By Filling a Form I-129, U.S.-based employers can petition on their nonimmigrant workers’ behalf. To be eligible for this change of status, you must keep performing the same type of work that was listed on your nonimmigrant permit.

Employment-based nonimmigrant categories that can file a Form I-129 to change their status are:

Non-Employment Based Categories

The following are the nonimmigrant categories that can apply for a change of status by filing a Form I-539. These applicants do not need a petitioner to sign their forms.

If you are on a non-employment based visa and you wish to change your status, you can list your dependents on your I-539 Form. However, only your partner and your unmarried children under the age of 21 can be eligible for this benefit. Other family members may need to submit a different form, but may not qualify for a change of status.

What happens if my current visa expires before I apply for a change of status?

Until you receive confirmation from the USCIS, you must do not assume that your change of status request has been approved. If your application is denied, you must leave the U.S. when your nonimmigrant visa expires.

However, if your permit expires before your change of status request is filed, you will be violating the terms of your immigration visa. In other words, you will be considered “out of status”, and cannot obtain any immigration benefit, including a change of status. At this point, you must leave the country and apply for a new visa at a U.S. Consulate abroad.

Do not forget that being out of status can harm your immigration records. This means you may not be able to return to the U.S. at a later time. If you are out of status for more than 180 days, you may be subject to a 3-year or 10-year ban from the U.S.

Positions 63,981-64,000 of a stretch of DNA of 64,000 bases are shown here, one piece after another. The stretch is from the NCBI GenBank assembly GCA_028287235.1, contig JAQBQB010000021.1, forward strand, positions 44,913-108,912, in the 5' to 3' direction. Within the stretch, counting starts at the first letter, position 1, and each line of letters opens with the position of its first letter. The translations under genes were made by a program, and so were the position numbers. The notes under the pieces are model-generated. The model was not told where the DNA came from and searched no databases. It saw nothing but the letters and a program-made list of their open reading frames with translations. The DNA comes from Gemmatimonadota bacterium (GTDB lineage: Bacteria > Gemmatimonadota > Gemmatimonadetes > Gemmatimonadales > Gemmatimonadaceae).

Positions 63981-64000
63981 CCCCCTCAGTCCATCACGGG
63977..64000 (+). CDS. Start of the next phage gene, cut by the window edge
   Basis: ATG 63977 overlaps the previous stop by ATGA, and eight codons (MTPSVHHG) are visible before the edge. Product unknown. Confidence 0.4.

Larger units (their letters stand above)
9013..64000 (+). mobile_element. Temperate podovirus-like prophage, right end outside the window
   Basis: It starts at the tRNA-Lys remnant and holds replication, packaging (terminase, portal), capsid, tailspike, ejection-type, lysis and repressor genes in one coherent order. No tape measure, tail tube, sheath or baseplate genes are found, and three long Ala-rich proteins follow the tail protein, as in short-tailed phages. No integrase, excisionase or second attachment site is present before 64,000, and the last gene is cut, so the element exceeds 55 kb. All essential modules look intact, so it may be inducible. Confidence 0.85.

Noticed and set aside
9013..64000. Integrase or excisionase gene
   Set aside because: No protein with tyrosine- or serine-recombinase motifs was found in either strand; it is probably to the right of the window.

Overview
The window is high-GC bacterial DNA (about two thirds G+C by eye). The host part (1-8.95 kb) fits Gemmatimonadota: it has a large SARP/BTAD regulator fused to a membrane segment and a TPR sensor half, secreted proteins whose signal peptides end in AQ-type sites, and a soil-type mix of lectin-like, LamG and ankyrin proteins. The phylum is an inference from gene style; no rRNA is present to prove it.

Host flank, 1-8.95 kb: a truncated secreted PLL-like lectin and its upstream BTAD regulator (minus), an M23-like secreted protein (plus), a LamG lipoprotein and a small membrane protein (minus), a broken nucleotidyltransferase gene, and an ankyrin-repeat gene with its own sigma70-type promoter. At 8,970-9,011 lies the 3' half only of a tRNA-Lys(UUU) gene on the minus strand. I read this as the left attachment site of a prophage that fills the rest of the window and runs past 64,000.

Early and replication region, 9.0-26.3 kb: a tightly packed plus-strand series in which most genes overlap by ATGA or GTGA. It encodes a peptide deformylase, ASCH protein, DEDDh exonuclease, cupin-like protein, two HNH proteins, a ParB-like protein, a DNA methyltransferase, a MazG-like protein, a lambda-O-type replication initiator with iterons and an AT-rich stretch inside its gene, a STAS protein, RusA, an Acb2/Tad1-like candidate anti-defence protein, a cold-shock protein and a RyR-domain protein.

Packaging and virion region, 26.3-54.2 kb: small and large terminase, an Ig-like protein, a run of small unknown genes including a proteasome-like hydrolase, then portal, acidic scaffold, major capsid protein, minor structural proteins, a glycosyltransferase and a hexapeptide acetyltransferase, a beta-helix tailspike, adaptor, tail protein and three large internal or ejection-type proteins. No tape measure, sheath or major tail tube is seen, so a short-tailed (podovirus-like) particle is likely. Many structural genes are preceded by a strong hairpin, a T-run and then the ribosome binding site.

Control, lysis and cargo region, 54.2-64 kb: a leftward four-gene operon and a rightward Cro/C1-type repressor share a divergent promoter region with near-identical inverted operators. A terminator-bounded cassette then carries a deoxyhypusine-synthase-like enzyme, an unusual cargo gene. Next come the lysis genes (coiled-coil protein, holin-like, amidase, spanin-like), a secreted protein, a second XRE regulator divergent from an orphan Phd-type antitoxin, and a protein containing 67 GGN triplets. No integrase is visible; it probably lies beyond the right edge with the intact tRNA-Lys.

It must be noted that there is no appeal from a denial of a change of status. If the USCIS denies your request, you can only apply for a motion to reopen or reconsider your case. This may be a good idea if you wish to present additional evidence that may support your request. However, if your form is rejected again, you must leave the U.S. as soon as your current nonimmigrant status expires.

Change of status and Adjustment of status: what are the differences?

Change of status and Adjustment of status are two different procedures.

A Change of status is available for nonimmigrant aliens who wish to change their condition to remain in the U.S. In most cases, this is possible without the need of leaving the country.

You may be eligible for a Change of status if you did not violate your conditions of stay and fall into specific nonimmigrant categories. If you are temporary workers, the petition to change your status must be signed by a U.S.-based employer, who acts as a sponsor.

Differently, an Adjustment of status is a process by which a nonimmigrant alien applies for a Green Card. Only eligible applicants who fit into certain categories can apply.

For example, if you entered the U.S. on a nonimmigrant status, but you married a U.S. citizen, you become an immediate relative of a national. At this point, you can file a Form I-485 to apply for your legal permanent resident status. While you wait for your authorization, you must be physically present in the U.S. and undergo an interview with a USCIS officer. At the end of this process, if your petition is successful, you will receive your Green Card, officially becoming a U.S. permanent resident.